Sat Sep 29, 2012, 05:43 PM

2. Wow. Just when I thought nothing could surprise me anymore.


This is really stunning.

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Response to Judi Lynn (Original post)

Sat Sep 29, 2012, 05:47 PM

3. it's a Republican wet dream

bankrupting a city that then needs to disband a union job force and privatize services. Perfect!

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Response to choie (Reply #3)

Sat Sep 29, 2012, 07:00 PM

22. I betting that

Chris Christie is just loving this..

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Response to AsahinaKimi (Reply #22)

Sat Sep 29, 2012, 09:20 PM

29. I'm betting Christie has ownership in several private security firms.

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Response to geckosfeet (Reply #29)

Sun Sep 30, 2012, 09:24 AM

60. Chances are good that either Christie does or

one of his friends owns such a firm outright.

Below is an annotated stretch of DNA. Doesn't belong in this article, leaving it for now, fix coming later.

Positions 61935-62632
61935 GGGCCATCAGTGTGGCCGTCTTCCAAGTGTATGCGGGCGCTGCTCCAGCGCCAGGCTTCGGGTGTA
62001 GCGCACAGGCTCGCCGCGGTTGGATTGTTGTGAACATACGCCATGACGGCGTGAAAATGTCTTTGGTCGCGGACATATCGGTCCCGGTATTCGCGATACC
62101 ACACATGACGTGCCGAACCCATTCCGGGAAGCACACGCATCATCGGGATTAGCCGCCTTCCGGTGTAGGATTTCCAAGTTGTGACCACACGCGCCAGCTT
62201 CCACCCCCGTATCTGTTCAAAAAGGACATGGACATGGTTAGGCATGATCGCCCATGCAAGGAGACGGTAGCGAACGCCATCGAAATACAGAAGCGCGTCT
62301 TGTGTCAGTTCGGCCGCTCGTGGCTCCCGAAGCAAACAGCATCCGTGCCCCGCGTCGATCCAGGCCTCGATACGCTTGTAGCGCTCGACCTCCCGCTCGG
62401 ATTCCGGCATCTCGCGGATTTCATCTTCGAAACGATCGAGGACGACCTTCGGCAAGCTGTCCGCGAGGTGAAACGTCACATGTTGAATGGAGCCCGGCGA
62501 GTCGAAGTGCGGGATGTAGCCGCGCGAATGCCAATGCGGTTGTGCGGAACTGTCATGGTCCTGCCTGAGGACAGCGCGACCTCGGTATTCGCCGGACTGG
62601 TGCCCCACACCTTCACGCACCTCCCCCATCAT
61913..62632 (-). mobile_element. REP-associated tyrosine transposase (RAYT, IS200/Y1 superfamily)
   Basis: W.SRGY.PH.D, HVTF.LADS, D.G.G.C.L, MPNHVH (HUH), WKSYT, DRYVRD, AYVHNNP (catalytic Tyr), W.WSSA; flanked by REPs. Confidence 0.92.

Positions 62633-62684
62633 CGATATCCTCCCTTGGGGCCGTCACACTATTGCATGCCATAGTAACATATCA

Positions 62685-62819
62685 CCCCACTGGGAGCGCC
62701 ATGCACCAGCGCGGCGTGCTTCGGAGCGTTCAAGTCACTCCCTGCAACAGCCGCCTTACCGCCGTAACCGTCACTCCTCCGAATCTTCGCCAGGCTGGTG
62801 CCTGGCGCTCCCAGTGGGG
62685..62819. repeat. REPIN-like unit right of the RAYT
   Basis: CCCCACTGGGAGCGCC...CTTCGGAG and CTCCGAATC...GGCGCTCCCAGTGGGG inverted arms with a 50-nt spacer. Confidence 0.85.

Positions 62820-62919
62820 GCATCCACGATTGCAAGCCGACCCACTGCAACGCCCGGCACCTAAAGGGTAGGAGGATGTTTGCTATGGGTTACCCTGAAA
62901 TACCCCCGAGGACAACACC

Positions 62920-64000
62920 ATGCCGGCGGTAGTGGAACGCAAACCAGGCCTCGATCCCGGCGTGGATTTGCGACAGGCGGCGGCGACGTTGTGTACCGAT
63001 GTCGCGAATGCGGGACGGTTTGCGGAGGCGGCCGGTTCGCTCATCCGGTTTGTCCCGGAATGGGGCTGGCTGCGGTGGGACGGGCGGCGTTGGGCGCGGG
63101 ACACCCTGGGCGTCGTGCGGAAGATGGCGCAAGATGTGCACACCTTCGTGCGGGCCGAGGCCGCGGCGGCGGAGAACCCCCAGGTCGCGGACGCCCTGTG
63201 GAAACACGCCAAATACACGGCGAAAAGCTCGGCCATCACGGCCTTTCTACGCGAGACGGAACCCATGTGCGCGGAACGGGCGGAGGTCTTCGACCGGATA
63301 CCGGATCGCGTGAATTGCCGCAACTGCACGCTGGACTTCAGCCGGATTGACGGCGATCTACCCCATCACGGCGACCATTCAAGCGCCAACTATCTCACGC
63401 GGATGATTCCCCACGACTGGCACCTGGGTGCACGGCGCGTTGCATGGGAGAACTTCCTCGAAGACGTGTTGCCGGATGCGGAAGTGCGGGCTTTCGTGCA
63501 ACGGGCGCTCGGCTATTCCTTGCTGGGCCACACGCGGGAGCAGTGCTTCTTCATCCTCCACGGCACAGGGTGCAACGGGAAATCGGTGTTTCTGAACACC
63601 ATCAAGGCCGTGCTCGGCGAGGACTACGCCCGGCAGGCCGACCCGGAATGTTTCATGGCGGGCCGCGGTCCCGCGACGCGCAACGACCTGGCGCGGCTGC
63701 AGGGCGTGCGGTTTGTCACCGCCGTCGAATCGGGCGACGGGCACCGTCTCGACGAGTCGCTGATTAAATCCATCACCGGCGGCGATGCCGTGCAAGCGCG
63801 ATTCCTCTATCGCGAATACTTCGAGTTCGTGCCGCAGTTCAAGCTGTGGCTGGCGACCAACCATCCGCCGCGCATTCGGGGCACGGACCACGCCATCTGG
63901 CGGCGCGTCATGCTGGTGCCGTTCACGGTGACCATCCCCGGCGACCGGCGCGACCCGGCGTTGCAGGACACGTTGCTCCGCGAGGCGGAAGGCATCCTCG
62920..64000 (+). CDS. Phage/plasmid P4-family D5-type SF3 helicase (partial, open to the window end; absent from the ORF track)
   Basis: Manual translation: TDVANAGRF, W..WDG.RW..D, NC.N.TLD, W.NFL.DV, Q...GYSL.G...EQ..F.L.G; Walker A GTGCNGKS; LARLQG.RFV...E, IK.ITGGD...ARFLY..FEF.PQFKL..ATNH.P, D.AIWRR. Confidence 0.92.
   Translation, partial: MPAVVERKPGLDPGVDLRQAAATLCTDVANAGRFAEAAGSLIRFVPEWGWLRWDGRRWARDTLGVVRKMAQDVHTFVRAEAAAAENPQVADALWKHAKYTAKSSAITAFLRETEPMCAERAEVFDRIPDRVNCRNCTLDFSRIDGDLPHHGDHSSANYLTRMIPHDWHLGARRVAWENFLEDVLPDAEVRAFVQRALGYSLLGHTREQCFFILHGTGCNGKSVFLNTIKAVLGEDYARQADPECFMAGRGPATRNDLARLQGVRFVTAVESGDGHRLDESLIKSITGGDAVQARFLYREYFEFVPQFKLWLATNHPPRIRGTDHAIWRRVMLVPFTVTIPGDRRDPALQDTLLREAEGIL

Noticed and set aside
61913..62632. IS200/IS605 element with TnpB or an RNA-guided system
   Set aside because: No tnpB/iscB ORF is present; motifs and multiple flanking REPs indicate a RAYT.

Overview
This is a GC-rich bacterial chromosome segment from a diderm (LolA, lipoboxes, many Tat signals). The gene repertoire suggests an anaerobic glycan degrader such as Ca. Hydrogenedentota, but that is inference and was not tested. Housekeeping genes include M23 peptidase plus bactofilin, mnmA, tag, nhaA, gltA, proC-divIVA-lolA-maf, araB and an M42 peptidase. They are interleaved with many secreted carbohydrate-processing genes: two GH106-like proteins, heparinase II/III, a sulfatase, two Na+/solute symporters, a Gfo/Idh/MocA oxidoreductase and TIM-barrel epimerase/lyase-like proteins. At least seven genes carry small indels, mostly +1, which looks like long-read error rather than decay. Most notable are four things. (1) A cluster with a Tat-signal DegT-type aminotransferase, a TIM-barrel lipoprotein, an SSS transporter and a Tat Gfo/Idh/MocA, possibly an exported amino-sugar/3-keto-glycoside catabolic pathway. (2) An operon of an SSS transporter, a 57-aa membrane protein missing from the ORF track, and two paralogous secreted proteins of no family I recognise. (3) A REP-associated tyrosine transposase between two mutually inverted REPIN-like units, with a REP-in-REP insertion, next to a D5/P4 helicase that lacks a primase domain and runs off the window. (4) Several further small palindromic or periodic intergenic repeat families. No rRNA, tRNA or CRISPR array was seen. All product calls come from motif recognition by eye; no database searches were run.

Any time "privatization" comes up, you can be sure they're going to pick someone who is a friend of the guys in power.

Example: A Republican state legislator from the western suburbs of Portland, Oregon was against public transit and proposed replacing further transit extensions with a system of jitney buses. Turned out that one of her major contributors had a business plan for a system of jitney buses and just needed a little public money to get started...

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Response to Judi Lynn (Original post)

Sat Sep 29, 2012, 05:52 PM

4. Oh, that's not going to go well.

This race to the bottom stuff will erode cop input into policy and procedure.
Also, who know what sort of hiring standards will be in place. I envision a bunch of cop wannabees like George Zimmerman patrolling the streets.

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Response to Snarkoleptic (Reply #4)

Sat Sep 29, 2012, 08:20 PM

25. Think paramilitaries. Xe, whoever. Thanks, patriot/teabaggers, you are the fascist party.

Last edited Sat Sep 29, 2012, 09:54 PM - Edit history (1)

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Response to Judi Lynn (Original post)

Sat Sep 29, 2012, 05:53 PM

5. yea it's the union contract. assssholes